Intermediate Macroeconomics Ch6 notes

Intermediate Macroeconomics Ch6 notes - Chapter 6: The...

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The Labor Market Labor force = employed population + unemployed population. The population excludes those under the legal working age, in the armed force, prisoners, and those potentially available for civilian employment are called noninstitutional civilian population . The noninstitutional civilian population minus those out of the labor force who neither working nor searching for a job is called civilian labor force. Participation rate = labor force/noninstitutional civilian population. The unemployment rate = unemployed population/labor force. Unemployment is a dynamic concept, it is the net between those who entering and exiting unemployment in a given period of time. The inflow and outflow of unemployment are large relative to the number of unemployed. For most of the unemployed, it is a quick transition to another job than a long wait for position. Workers enter the unemployment pool due to “ quits ” and “ layoffs ”. Quits refers to the voluntary action of job switching, while layoffs is caused by downsizing of firms. Duration of unemployment is the average length of time people are unemployed. Apart from the inflow and outflow of unemployment, the flows in and out of the labor force are also enormous. Those entering the labor force are new graduates and the retired people will leave the labor force. Sometimes those who have left the labor force may want to return to work, although they are not actively searching for a job. This “out of the labor force” is called discouraged workers . Given the problem of discouraged workers, a ratio called nonemployment rate , which is (population – employment)/population is discussed as the unemployment rate is biased if discouraged workers are serious in the economy. Movement in Unemployment Similar to business cycle, unemployment rate can have an upward or downward trend. Year-to-year movements in the unemployment rate are closely associated with recessions and expansions (or business cycles). Given poor economic performance, if firms choose to hire fewer workers rather than layoff workers, then the unemployed would find it harder to get jobs. Given poor economic performance, if firms choose to layoff workers to cut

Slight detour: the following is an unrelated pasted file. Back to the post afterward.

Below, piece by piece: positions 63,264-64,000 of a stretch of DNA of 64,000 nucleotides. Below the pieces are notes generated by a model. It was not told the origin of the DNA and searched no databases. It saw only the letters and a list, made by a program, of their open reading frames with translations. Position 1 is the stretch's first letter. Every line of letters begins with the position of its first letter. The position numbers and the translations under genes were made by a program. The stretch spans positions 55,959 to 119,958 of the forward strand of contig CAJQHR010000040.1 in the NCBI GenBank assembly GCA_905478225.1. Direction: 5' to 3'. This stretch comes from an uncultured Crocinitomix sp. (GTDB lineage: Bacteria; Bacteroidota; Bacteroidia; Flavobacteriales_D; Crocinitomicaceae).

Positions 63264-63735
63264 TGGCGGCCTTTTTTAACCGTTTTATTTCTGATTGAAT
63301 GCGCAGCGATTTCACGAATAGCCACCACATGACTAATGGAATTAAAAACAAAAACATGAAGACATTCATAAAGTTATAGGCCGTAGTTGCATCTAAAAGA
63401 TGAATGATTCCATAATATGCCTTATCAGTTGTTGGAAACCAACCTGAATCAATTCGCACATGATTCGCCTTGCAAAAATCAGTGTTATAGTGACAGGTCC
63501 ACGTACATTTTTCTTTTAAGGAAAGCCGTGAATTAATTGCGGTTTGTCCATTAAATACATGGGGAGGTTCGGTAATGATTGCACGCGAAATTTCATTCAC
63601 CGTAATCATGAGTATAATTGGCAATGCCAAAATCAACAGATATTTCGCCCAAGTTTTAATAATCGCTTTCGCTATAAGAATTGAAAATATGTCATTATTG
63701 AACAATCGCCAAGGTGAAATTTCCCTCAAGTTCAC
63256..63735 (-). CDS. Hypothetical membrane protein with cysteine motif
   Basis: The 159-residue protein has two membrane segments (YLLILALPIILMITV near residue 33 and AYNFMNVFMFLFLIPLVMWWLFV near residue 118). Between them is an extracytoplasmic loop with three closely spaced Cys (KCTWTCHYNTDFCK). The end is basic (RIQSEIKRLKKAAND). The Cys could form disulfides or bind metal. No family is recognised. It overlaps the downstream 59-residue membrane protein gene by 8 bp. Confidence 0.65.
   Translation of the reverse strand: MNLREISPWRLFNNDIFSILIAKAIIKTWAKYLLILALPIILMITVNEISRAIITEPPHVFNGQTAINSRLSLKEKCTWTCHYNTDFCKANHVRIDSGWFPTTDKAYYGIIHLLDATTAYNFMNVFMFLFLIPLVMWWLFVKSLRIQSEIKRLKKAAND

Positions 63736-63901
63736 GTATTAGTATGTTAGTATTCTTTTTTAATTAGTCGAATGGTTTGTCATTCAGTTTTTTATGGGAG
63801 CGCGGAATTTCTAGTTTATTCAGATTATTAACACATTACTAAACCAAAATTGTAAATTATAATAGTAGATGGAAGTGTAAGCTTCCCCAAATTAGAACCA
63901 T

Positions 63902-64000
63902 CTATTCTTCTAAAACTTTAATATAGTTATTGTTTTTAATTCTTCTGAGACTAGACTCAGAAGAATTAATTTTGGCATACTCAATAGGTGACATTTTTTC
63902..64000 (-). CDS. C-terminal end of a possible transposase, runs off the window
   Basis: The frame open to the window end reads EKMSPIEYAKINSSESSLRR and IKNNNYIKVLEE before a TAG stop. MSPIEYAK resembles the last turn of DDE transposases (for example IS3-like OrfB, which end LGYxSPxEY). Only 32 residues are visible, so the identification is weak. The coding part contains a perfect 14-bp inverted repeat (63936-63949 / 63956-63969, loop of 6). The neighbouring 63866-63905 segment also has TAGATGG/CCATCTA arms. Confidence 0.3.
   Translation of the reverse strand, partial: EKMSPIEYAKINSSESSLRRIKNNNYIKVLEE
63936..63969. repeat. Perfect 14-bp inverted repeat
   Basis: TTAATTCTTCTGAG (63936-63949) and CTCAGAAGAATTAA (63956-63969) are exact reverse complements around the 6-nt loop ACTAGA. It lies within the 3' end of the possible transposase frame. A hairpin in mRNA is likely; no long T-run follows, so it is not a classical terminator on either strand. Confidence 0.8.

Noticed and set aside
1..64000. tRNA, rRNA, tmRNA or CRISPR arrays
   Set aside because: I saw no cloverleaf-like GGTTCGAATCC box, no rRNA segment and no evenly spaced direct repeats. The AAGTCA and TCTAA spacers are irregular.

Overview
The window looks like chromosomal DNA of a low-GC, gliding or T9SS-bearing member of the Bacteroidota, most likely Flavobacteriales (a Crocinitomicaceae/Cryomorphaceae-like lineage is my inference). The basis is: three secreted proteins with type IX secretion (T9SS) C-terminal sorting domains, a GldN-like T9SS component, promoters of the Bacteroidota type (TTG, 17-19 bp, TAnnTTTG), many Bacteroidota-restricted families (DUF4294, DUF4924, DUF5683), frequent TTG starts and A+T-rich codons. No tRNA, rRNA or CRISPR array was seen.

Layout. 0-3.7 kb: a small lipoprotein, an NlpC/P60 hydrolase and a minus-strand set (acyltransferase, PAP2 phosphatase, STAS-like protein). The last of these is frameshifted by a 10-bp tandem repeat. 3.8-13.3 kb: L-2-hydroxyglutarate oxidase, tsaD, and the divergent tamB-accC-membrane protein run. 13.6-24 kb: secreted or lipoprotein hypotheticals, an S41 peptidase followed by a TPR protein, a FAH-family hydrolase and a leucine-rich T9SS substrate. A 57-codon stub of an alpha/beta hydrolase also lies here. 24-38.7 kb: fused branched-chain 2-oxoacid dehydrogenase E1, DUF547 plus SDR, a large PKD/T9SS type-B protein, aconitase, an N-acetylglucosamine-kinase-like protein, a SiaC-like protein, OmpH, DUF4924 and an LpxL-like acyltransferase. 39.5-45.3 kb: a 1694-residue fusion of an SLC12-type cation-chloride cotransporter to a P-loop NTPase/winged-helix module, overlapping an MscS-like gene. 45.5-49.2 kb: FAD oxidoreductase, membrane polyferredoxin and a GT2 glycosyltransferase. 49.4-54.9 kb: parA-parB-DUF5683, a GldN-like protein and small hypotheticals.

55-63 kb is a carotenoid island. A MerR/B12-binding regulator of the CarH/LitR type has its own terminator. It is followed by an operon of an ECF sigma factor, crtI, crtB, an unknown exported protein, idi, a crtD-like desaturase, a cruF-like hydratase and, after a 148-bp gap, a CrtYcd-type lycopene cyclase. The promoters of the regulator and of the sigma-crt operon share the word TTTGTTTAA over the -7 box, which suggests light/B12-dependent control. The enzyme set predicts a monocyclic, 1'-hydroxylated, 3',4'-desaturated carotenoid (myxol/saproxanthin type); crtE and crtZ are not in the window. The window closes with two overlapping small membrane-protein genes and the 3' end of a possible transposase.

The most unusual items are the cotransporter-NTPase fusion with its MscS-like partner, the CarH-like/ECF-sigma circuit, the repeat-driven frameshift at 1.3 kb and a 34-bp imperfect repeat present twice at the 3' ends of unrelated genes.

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Intermediate Macroeconomics Ch6 notes - Chapter 6: The...

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